Why Cite: A Writer's Perspective - Graduate Writing Center

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Why Cite? A Writer's Perspective


At some point—say, during a conversation or debate with someone—you’ve probably encountered the phrase “citation needed,” a call to provide some kind of source for the claim you’re making.

This phrase is more than just a quip: it expresses the importance of third-party support in answering your audience’s rightful skepticism. We're always looking for signs that someone is not just trying to “win” an argument but is genuinely invested in the truth.

Thus, in academic writing, citations serve a number of critical functions:

  • They give your claims credibility by anchoring them in facts and arguments from reputable sources.
  • They help your readers find those sources, allowing them to verify that you have represented your sources’ words and ideas accurately.
  • They also show that you’re a team player who gives credit to other scholars for their work.
  • Finally, citations credit you by allowing readers to distinguish sources' ideas from your original research and analysis.

In short, as our “How to Look and Be Smart” presentation explains, citing makes you appear more knowledgeable and trustworthy—and therefore more persuasive.

Citations are most definitely needed.

 

Ready to cite? There's a guide for that

The NPS citation guide lists departments' preferred or required styles and offers guidance from the Thesis Processing Office and Graduate Writing Center. It also contains rules and examples for the most commonly used citation styles and sources used at NPS.

 

More Information on the Importance of Citing

GWC - all topics list heading

All-Topics Index


The following index makes searching for a specific topic easier and links to the appropriate place in the sequenced material. We think we have most of them, but please email us at writingcenter@nps.edu if we are missing something!

A-Z content menu

A  B  C  D  E  F  G  H  I  J  K  L  M  N  O  P  Q R  S  T  U  V  W  X  Y  Z

A

abbreviations

abstracts

academic writing

acronyms

active voice

apostrophes

argument

article usage

assignments, understanding them

audience

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B

body paragraphs

brainstorming

building better sentences tips

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C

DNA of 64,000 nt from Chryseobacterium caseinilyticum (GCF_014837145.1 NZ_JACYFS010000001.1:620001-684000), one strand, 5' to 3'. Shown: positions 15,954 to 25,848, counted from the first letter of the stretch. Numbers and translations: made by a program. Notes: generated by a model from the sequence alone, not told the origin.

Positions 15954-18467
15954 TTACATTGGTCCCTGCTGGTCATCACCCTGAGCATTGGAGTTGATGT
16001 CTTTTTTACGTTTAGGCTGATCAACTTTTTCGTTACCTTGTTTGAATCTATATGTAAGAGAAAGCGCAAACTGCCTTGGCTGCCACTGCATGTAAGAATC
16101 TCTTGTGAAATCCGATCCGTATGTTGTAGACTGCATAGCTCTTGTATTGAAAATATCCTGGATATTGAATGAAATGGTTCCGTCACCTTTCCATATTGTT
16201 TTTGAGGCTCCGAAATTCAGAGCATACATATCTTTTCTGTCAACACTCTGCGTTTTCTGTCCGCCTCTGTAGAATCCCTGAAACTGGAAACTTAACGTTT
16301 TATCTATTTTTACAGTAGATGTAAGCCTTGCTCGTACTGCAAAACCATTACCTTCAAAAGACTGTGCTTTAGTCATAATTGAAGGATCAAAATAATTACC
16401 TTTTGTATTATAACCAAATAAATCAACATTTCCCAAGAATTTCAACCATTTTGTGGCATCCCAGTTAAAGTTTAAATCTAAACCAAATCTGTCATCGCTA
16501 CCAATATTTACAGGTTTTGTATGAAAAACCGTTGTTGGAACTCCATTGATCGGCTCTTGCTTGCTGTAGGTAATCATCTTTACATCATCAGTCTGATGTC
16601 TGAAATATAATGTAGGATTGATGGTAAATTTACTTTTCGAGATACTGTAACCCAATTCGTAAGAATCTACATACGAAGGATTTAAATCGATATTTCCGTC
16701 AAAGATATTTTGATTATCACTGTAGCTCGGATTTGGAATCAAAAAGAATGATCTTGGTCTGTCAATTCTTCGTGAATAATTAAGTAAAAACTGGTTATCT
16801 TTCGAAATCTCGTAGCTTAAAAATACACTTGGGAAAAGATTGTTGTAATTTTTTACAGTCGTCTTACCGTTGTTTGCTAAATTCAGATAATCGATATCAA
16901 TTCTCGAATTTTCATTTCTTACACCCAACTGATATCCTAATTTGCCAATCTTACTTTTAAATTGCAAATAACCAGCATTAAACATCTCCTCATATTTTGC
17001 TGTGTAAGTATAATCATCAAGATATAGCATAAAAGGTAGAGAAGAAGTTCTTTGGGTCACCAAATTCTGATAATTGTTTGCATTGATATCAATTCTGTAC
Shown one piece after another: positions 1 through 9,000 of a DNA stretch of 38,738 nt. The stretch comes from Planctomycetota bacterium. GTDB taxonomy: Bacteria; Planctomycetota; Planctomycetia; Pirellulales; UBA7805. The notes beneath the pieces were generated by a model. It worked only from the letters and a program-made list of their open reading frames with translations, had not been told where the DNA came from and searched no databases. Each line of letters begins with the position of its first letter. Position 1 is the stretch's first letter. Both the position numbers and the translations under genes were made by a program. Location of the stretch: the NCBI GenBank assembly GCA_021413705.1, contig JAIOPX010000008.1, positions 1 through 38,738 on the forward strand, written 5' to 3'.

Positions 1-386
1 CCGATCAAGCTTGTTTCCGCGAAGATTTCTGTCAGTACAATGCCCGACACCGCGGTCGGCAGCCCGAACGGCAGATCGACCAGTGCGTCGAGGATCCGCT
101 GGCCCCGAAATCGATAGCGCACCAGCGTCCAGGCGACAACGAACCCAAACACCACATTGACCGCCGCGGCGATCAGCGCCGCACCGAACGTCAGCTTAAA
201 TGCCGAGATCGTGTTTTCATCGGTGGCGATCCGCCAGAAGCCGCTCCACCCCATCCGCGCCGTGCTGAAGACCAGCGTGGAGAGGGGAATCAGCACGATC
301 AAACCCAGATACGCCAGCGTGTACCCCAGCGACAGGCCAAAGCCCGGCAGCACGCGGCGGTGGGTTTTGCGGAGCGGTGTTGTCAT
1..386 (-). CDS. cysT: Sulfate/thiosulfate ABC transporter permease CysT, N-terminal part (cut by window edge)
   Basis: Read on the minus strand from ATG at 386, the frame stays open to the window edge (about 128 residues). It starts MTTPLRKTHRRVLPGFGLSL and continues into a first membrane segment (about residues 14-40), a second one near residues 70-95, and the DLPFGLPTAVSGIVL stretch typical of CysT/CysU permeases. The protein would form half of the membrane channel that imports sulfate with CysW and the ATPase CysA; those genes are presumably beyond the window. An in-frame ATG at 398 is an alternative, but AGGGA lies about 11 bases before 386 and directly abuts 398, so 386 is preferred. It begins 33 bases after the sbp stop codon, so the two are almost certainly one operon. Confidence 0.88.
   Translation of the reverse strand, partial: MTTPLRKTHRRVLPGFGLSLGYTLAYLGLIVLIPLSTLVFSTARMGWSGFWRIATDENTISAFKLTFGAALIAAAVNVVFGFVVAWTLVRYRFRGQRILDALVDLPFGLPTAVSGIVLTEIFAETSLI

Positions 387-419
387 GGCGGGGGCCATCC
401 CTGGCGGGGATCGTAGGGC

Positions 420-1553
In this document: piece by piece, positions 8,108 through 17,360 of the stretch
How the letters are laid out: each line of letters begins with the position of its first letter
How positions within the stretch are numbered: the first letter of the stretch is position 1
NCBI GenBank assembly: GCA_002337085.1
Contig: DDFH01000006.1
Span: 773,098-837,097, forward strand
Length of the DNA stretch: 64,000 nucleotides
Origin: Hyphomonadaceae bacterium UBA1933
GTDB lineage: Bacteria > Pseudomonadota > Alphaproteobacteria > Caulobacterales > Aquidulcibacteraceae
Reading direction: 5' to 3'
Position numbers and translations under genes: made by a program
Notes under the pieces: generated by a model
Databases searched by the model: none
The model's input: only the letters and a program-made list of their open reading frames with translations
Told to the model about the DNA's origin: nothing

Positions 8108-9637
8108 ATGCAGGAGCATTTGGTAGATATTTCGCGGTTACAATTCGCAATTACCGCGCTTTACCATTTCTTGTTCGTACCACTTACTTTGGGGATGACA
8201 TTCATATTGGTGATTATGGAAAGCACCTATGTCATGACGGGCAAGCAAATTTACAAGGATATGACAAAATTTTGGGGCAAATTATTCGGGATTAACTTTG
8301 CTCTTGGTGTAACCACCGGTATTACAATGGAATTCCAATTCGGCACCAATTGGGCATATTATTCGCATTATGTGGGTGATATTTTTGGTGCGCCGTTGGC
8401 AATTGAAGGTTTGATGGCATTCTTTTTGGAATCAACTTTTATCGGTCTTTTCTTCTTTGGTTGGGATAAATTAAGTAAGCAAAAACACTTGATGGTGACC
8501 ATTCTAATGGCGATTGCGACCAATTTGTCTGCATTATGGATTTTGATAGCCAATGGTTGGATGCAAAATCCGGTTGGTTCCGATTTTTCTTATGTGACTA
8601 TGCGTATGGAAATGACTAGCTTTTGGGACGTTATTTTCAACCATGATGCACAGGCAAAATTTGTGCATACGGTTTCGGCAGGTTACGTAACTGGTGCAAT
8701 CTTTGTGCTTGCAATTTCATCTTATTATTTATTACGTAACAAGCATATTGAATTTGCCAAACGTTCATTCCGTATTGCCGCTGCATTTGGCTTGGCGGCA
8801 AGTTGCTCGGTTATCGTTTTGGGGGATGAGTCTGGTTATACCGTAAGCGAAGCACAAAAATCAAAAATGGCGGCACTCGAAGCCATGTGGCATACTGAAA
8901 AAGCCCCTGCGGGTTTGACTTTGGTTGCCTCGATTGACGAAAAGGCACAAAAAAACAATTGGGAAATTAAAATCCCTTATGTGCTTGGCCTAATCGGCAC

capitalization

citations

citation software

citation styles

clarity

clustering

coaching sessions, about

colons

comma splices

commas, FANBOYS

commas, introductory

commas, list

commas, nonessential elements

commas, Oxford

commonly confused words 

compare-and-contrast papers 

concision

conclusions

conjunctive adverbs

coordinating conjunctions

copyright and fair use

critical thinking  

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D

dangling modifiers

dashes

dependent marker words

display equations

double submission of coursework

drafting

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E

editing your own work

editing: outside editors

exclamation points

executive summary

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F

FANBOYS

FAQs

footnotes

fragments

free-writing

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G

gerunds

grammar

group writing

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H

hyphens

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I

ibid.

incomplete sentences

introductions

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J

Joining the Academic Conversation

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L

LaTeX

library liaisons

lists, syntax of

literature reviews 

logic and analysis 

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M

mathematics

memos

methodologies

misplaced modifiers

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N

nominalizations

note-taking

noun clusters

numbers

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O

organization

outlining

Oxford comma

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P

paragraph development 

parallelism

paraphrasing

parts of speech

passive voice

periods

persuasion

phrases and clauses

plagiarism, how to avoid through citations

plain language

polishing

prepositional phrases 

prepositions

pronouns

publishing

punctuation

purpose of research

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Q

questions

quotation marks 

quoting

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R

reading with intent

redundancies                                                                

reference software

reflection papers 

research

research questions

reusing papers

reverse outlining

revision

roadmaps                                            

run-on sentences 

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S

self-citing

semicolons

sentence fragments

serial comma

subjects, grammatical

significance

so-what?

spelling

standard essay structure

STEM/technical writing 

style

subject–verb agreement

subordinating conjunctions

summarizing

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T

technical writing

that vs. which

thesis writing

thesis advisors

thesis process overview

thesis process tips

thesis proposals – common elements                                                     

thesis statements

this, that, these, those

tone, professional

topic sentences 

transitions

types of papers

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U

United States or U.S.?

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V

verbs and verb tense

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W

which vs. that

Why write?

writer’s block 

writing process

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Z

Zotero

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